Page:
The Bank of Canada is widely expected to deliver a final quarter-point interest rate increase on Wednesday before pausing its historic monetary policy tightening cycle.
Central bank officials signalled in December that they were nearing the end of their inflation-fighting campaign, in which they increased borrowing costs seven consecutive times last year. They said the choice between pressing on with further rate hikes or hitting pause would depend on coming data.
Since then, most economic indicators have come in stronger than expected. Unemployment remains near a record low and consumer spending is holding up relatively well in the face of higher prices and rising borrowing costs. Inflation continues to trend downward, hitting an annual rate of 6.3 per cent in December from a peak of 8.1 per cent in June. But it remains well above the central bank’s 2-per-cent target.
The momentum of the Canadian economy through the fourth quarter of 2022 raises the odds of another rate hike this week – although for the first time in nearly a year, another is not guaranteed. Most Bay Street analysts expect a quarter-point move and financial markets are pricing in a roughly 70-per-cent chance of this happening. That would take the bank’s benchmark lending rate to 4.5 per cent.
“We’re looking for a 25-basis-point hike next Wednesday, but there’s two-way risks around that,” said Josh Nye, senior economist at Royal Bank of Canada. “We could see them pause, or could even see another 50-basis-point hike. They’ve kind of left a lot of options on the table.” (A basis point is one hundredth of a percentage point.)
Most analysts expect this to be the last push in the current tightening cycle. The Bank of Canada has not yet brought inflation to heel. But interest rate changes work with a considerable lag, often taking six to eight quarters to have a full impact on inflation. In effect, much of the pain from the 2022 rate increases has yet to be felt beyond the housing market.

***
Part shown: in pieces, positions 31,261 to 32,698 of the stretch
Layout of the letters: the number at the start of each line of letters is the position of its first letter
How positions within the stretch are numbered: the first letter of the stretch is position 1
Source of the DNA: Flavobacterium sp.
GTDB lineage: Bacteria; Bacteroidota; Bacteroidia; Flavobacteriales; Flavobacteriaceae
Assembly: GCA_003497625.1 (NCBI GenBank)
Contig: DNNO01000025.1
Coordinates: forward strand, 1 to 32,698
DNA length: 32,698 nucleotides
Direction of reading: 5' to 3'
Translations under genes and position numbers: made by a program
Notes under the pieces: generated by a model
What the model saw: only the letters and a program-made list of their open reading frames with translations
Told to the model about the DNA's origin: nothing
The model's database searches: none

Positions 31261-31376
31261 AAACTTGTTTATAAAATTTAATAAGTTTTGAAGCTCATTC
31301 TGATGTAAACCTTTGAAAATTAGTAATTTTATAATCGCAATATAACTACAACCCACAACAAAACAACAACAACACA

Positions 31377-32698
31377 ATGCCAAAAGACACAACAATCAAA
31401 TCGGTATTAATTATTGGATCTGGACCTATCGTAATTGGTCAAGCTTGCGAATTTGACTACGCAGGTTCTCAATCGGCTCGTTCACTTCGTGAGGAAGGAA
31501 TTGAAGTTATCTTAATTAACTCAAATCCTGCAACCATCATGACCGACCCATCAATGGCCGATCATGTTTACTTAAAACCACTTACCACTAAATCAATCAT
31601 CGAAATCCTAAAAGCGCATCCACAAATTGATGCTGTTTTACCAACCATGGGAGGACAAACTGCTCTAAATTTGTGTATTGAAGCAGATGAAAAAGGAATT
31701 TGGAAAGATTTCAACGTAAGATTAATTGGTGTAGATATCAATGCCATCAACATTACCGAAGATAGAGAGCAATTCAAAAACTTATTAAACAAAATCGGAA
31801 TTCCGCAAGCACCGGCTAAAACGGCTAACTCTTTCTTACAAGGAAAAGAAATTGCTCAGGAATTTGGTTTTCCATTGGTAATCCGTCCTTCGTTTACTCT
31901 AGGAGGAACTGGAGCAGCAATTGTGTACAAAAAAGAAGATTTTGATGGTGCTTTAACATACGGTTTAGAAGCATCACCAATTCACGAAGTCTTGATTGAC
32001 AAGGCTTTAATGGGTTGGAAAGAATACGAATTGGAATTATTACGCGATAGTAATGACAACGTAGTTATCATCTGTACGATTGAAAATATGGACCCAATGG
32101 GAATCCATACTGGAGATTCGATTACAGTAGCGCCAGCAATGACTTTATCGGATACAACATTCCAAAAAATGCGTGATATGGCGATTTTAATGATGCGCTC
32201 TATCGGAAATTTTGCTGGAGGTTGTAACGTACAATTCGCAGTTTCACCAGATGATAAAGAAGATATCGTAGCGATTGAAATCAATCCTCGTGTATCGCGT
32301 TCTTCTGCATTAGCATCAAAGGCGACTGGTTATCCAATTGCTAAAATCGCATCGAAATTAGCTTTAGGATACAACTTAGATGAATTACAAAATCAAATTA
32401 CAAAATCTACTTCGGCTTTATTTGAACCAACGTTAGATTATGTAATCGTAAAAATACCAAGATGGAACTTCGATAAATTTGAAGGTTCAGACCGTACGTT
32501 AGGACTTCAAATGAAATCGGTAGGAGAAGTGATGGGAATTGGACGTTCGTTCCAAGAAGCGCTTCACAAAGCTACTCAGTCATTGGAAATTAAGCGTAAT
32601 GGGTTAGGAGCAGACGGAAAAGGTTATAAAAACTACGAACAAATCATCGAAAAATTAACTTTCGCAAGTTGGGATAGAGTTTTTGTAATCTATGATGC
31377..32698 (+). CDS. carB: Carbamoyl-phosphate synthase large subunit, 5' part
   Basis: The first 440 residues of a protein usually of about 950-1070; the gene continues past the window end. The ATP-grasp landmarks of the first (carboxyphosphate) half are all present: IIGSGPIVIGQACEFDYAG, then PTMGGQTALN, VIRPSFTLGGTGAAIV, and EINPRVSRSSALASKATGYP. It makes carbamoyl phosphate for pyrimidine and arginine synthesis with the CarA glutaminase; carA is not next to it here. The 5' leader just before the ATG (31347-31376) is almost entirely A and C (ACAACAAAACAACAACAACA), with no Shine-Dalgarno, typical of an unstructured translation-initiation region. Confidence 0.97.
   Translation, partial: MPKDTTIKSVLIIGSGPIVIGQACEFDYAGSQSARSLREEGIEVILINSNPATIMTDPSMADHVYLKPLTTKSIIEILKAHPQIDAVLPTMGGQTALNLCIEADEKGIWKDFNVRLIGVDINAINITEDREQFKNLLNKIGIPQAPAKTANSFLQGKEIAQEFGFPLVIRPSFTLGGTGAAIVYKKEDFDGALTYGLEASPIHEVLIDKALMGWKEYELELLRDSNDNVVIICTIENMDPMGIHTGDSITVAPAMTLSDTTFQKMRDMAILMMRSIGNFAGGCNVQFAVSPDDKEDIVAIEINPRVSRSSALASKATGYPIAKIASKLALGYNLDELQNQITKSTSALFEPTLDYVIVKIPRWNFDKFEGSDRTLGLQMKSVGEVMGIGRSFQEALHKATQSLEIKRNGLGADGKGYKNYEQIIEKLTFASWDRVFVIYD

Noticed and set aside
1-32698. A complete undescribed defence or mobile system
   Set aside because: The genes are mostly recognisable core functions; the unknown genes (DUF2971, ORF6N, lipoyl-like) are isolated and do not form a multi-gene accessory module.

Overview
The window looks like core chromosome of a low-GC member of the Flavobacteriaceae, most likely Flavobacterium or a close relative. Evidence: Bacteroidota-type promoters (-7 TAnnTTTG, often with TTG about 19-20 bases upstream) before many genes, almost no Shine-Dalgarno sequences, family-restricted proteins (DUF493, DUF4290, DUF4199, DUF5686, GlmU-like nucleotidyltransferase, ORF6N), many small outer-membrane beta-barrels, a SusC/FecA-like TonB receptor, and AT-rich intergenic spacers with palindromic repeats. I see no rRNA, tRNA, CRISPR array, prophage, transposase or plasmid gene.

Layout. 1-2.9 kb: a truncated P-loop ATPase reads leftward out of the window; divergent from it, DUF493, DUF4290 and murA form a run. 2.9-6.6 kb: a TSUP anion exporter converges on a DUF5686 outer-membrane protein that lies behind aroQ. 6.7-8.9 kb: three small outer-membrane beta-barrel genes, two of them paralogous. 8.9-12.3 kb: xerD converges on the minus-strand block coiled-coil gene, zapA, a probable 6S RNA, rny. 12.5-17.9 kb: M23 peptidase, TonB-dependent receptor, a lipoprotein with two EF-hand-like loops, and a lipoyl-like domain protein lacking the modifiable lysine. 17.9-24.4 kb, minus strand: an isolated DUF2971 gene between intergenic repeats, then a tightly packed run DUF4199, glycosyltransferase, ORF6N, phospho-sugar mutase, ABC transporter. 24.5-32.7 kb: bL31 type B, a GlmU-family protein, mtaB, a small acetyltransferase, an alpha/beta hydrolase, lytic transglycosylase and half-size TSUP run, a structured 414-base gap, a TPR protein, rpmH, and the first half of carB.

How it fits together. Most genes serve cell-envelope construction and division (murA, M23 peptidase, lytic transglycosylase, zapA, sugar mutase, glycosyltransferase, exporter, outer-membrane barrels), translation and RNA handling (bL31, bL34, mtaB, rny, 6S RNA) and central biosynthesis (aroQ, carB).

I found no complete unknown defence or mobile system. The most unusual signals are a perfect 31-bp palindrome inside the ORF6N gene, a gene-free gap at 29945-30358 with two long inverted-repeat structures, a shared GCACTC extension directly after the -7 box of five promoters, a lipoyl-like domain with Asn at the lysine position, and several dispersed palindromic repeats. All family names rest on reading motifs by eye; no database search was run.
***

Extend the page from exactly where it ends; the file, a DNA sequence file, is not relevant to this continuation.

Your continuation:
This could change in the coming months. Consumer spending is expected to contract as more homeowners renew their mortgages at higher rates and nervous shoppers cut back on non-essential purchases. A pair of Bank of Canada surveys published last week found that the majority of businesses and consumers expect a recession in the next year. The central bank itself is forecasting that the economy will stall through the first half of 2023, posting near zero growth.
The bank is intentionally slowing down the economy, raising borrowing costs to curb spending on goods and services and slow the pace of price increases. But it’s trying not to overdo it – a difficult task given the lag time between rate hikes and their intended effect.
“We are trying to balance the risks of over- and undertightening monetary policy,” Bank of Canada Governor Tiff Macklem said in a December speech.
“If we raise rates too much, we could drive the economy into an unnecessarily painful recession and undershoot the inflation target. If we don’t raise them enough, inflation will remain elevated, and households and business will come to expect persistently high inflation.”